Chinese soldiers enter Sikkim, destroy bunkers

Chinese soldiers enter Sikkim, destroy bunkers

Army resists PLA, scuffle ensues

Chinese soldiers enter Sikkim, destroy bunkers

 A scuffle broke out between the Indian Army and China’s People’s Liberation Army (PLA) at a remote area in Sikkim recently, after which the PLA entered Indian territory and damaged two makeshift bunkers.

The incident occurred in the first week of June near Lalten post in the Doka La general area of Sikkim, triggering tension along the border, official sources said. A flag meeting between senior army officers of the two nations on June 20 failed to ease the tension.
This is apparently the reason why China stopped a batch of 47 Indian pilgrims on Kailash Mansarovar Yatra from crossing through Nathu La border in Sikkim into the Tibet Autonomous Region.

The PLA, however, accused the Indian Army of stopping the construction of a road in its “sovereign territory” in the Sikkim section of the India-China border and said the move has “seriously damaged” border peace and tranquillity.

On Monday, the Chinese defence ministry spokesman, Ren Guoqiang, said China had recently started constructing a road in DongLang region but was stopped by Indian troops which crossed the Line of Actual Control (LAC) – the de facto border. “In this context, the Indian troops unilaterally provoked trouble which was in violation of the relevant agreement between the two sides and the mutual consensus between the leaders of the two countries,” it said.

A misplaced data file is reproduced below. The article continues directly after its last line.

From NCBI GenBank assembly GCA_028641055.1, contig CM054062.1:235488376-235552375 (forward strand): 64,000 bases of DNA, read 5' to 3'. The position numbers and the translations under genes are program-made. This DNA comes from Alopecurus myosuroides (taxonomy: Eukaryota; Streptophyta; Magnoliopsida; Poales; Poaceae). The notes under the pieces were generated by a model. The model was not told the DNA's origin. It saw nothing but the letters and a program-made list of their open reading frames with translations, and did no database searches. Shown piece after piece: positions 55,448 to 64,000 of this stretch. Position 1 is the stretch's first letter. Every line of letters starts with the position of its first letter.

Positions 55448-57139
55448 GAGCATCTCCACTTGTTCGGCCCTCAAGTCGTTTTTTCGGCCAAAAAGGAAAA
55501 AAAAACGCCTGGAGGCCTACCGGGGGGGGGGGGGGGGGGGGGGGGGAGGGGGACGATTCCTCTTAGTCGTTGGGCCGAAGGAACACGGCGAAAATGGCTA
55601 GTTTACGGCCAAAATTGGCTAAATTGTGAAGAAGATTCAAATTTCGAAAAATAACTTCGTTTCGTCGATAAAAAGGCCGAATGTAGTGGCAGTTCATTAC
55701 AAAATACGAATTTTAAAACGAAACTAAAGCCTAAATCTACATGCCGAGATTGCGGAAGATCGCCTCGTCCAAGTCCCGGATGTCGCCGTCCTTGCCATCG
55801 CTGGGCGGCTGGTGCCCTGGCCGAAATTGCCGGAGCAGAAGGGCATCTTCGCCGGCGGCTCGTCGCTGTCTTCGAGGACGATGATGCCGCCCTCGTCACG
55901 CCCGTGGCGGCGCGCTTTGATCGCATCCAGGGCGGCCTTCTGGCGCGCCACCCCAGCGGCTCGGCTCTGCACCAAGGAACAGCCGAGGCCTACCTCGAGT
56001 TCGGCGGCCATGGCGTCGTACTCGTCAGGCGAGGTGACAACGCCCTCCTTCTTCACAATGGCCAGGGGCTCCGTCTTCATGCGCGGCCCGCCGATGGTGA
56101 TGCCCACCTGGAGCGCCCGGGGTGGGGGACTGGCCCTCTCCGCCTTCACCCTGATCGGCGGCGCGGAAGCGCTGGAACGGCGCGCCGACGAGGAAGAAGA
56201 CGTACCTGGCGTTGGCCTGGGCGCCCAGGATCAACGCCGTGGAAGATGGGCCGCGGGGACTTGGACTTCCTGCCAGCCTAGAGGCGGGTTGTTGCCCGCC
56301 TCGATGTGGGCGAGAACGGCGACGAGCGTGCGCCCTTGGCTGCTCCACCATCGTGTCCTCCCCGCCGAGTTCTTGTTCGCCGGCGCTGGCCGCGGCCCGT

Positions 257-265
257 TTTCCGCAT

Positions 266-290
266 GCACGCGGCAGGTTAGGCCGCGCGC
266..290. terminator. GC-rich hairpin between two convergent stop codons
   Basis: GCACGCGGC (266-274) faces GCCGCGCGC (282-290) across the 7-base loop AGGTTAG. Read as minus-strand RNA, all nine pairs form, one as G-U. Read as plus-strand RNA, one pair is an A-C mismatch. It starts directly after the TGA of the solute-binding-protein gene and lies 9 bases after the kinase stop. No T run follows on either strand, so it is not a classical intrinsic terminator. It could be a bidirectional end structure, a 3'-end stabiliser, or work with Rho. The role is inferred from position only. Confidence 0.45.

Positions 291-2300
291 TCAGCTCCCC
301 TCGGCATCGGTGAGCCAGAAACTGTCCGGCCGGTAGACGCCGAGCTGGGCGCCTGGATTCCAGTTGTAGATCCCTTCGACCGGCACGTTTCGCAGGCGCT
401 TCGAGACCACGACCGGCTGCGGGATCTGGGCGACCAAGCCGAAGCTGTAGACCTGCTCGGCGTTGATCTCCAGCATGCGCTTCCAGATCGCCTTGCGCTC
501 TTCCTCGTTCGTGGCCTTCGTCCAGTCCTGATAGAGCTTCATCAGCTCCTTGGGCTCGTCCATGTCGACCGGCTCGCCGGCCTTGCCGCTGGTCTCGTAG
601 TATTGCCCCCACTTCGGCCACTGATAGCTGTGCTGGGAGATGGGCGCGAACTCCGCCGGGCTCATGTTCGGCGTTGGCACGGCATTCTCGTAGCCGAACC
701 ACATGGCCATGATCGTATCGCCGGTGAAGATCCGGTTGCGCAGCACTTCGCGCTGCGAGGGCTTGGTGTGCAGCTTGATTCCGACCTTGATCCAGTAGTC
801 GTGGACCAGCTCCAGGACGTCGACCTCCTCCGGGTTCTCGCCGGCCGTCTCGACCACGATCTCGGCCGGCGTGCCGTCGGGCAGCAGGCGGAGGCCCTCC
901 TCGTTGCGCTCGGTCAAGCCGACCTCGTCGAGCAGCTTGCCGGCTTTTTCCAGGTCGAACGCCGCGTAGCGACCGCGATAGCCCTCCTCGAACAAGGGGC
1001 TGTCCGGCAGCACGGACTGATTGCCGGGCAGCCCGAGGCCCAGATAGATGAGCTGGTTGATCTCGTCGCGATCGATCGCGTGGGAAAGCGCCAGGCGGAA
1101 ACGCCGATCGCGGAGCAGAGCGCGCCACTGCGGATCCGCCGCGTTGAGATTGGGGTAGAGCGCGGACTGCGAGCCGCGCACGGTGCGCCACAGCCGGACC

Beijing also said it was in touch with New Delhi over the suspension of the Kailash Mansarovar Yatra via Nathu La.

However, spokesperson of the Ministry of Foreign Affairs of the Chinese government, Geng Suhang, declined to comment on the reasons for suspending its much-hyped Confidence Building Measure (CBM) with India just two years after it was launched with much fanfare.

A source told DH that Beijing’s recent moves along the LAC in Sikkim signal hardening of its position in response to New Delhi’s decision in April to allow the Dalai Lama to visit Arunachal Pradesh – the frontier state which has been at the centre of the border dispute between India and China.

Beijing had then warned New Delhi that it would retaliate with “necessary measures to defend its territorial sovereignty and legitimate rights and interests”.

The airspace violation by two Chinese helicopters in Uttarakhand earlier this month also signalled that Beijing had hardened its position even on the less contentious “middle sector” of the disputed Sino-India boundary. Interestingly, China had acknowledged Sikkim to be an integral part of India in 2003 and even published maps accordingly.

But it started claiming about 2.1 sqkm area around Doka La since 2008.
China accepted India’s request to open another route for the pilgrimage via Nathu La as an alternative to the old route via Lipulekh Pass in Uttarakhand at a meeting between Chinese President Xi Jinping and Prime Minister Narendra Modi in New Delhi in September 2014.

Travelling via the old route requires trekking for several days and sometimes through inclement weather. Beijing allowed Indian pilgrims to enter China through Nathu La in 2015 and 2016, even as bilateral relations between the two nations deteriorated.